Joseph suffered the abuse of his brothers’ jealousy as they sold him off to a caravan of slave traders heading for Egypt. There Joseph worked as a slave until he suffered as a result of the false accusations from Potiphar’s wife that put him in prison. He suffered being forgotten in prison for many years before he emerged to become second in command to Pharoah.

But, when he was released, his suffering did not leave him embittered. In fact, he celebrated what God had done in his life through his suffering in the naming of his sons: ‘Joseph named his older son Manasseh, for he said, God has made me forget all my troubles and everyone in my father’s family. Joseph named his second son Ephraim, for he said, God has made me fruitful in this land of my grief.'(Genesis 41:51-52)

Joseph was able to look at his suffering and see that it was not wasted; it was fruitful. God was accomplishing something good through all the hardship and hurt he experienced.

Likewise, Jesus, the greater Joseph, was willing to suffer, confident that his suffering would bear much fruit. The writer of Hebrews captured the fruitful suffering of Jesus: ‘Even though Jesus was God’s Son, he learned obedience from the things he suffered. In this way, God qualified him as a perfect High Priest, and he became the source of eternal salvation for all those who obey him.’ (Hebrews 5:8-9)”

I had already mentioned my hero Joseph in another post. His statement in Genesis 50:20, “But as for you, you meant evil against me; but God meant it for good,  in order to bring it about as it is this day, to save many people alive.” This is the Romans 8:28 of the Old Testament! All those years of pain and hardship did not make him arrogant or bitter.

Remember, dear sister in Christ, you are not alone. Praying God grants you faith and encouragement today in the middle of the maze.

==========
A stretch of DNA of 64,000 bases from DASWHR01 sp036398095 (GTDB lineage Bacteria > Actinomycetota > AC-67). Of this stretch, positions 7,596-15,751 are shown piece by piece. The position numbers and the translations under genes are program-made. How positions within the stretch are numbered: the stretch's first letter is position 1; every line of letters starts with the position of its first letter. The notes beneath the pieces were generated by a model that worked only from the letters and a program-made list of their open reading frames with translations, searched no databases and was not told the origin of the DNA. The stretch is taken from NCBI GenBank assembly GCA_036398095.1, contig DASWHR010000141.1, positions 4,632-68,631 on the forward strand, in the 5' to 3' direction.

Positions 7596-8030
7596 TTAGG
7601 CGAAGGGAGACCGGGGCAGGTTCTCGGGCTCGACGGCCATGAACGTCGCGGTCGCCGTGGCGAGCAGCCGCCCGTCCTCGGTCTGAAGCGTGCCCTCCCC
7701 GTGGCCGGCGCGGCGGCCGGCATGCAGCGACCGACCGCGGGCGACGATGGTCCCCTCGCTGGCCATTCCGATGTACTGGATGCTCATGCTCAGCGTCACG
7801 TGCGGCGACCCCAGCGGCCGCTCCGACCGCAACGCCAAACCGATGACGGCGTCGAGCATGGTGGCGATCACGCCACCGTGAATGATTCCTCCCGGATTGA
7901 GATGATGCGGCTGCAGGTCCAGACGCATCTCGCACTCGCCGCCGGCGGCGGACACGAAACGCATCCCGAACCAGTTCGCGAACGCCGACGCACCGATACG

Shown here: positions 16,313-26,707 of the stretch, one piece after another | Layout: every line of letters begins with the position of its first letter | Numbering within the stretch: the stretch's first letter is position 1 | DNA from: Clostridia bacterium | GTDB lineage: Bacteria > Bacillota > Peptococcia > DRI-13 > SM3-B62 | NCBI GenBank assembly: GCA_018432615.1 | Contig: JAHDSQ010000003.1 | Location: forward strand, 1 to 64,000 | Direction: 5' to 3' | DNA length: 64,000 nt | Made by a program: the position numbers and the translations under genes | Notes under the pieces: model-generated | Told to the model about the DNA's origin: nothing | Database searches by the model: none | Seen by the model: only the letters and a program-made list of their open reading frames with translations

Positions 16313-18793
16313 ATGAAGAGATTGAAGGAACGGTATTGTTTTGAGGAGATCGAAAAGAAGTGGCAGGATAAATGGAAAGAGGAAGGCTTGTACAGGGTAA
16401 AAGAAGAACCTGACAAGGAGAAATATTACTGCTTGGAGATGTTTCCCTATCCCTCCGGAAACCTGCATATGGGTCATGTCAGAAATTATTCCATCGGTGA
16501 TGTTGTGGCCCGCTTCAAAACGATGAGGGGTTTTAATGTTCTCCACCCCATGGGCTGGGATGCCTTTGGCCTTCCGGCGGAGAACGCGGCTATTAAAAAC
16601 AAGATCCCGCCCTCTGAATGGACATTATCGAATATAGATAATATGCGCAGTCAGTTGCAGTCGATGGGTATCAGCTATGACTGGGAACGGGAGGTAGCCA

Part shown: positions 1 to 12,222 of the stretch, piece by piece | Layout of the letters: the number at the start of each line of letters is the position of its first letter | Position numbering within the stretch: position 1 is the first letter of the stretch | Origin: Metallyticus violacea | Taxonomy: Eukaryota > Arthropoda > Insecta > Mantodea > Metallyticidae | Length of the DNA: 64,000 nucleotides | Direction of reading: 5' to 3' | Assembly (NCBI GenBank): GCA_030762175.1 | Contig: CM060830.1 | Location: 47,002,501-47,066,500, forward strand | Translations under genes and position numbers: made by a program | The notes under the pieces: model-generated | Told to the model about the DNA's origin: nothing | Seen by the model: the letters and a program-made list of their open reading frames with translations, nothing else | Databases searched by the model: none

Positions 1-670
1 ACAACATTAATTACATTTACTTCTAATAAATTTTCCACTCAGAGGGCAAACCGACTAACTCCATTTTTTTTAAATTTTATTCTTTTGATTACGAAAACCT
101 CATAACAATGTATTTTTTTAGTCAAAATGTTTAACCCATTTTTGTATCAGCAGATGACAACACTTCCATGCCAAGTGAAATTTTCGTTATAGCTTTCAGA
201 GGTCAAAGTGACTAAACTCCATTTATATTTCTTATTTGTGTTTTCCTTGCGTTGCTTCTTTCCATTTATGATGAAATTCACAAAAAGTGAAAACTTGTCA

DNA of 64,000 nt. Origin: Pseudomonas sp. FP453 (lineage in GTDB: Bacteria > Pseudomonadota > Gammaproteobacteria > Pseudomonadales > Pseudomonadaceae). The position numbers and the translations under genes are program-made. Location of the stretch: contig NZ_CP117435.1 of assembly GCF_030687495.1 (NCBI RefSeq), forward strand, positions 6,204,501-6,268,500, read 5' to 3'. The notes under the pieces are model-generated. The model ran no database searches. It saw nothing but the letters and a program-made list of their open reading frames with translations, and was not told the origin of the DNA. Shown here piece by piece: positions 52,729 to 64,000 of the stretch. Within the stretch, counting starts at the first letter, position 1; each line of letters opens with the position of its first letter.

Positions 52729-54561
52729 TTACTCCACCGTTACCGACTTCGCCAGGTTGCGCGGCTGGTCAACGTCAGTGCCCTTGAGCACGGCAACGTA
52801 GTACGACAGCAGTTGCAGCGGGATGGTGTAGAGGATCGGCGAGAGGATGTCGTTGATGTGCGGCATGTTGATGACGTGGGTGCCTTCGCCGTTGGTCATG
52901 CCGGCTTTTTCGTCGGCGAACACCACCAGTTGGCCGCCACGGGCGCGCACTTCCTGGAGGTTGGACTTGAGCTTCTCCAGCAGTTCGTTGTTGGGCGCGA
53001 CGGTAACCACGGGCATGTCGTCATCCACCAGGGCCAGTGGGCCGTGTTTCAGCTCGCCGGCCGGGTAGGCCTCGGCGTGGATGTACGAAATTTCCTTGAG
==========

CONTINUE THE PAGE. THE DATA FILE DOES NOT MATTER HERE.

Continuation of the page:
Week 10: Tell Me, Why?

One question that you and I ask, if we are honest, is why. Why? Why do we suffer? That is one of life’s toughest realities. Disclaimer: this post is not claiming to fully deal with this tough subject!

Dear fellow-sufferer, I am excited to say my reading this week has blessed me with materials for multiple posts that encouraged me. I must share! Comfort is meant to be shared. Last night I could not sleep for hours. To be honest, I was battling anxiety. I needed my feeble faith to be encouraged. Turned my Kindle app on, and there was a book I hadn’t finished, hadn’t looked at for weeks. Joni Earickson Tada and I fellowshipped through the night watches until my weary soul found rest.

To give you a tiny overview, Joni has been wheelchair-bound for about forty years. For many years she did not experience pain, but learned to deal with the extreme limitations of a quadripelegic. Joy. Triumph. Abundant usefulness. Blessing. Joni and Friends is a ministry that has blessed thousands of disabled people.

After so many years of being severely disabled, Joni’s body has deteriorated to the point of extreme chronic pain. It is an excruciating new chapter in her life of suffering. She shares her struggles openly in her book  A Place of Healing: Wrestling With The Mysteries of Suffering, Pain, and God’s Sovereignty.

“Every day of our short lives—even every hour—has eternal consequences for good or ill. Eternity—and the way we’ll live in it—is somehow being shaped by our moment-by-moment responses to the life we have before us to live right now. And so it is only fitting that God should give us some sense of the stakes involved. I’m so grateful that life for us is not an easy road. If it were, if the Lord did not occasionally give us a taste of hell’s splashover, you and I would soon forget that this world is not our home. I’m also grateful that He opens our eyes from time to time to the magnitude of this spiritual war we are in. He does this by giving us wonderful foretastes of glory divine in the joys we experience, and He does it by allowing us foretastes of hell in our suffering. Whatever we are experiencing today, we can be reminded of the eternal stakes involved. That, too, keeps me going. It’s not easy “going on” right now in my life—but I must go on and I will go on, until He calls me home.”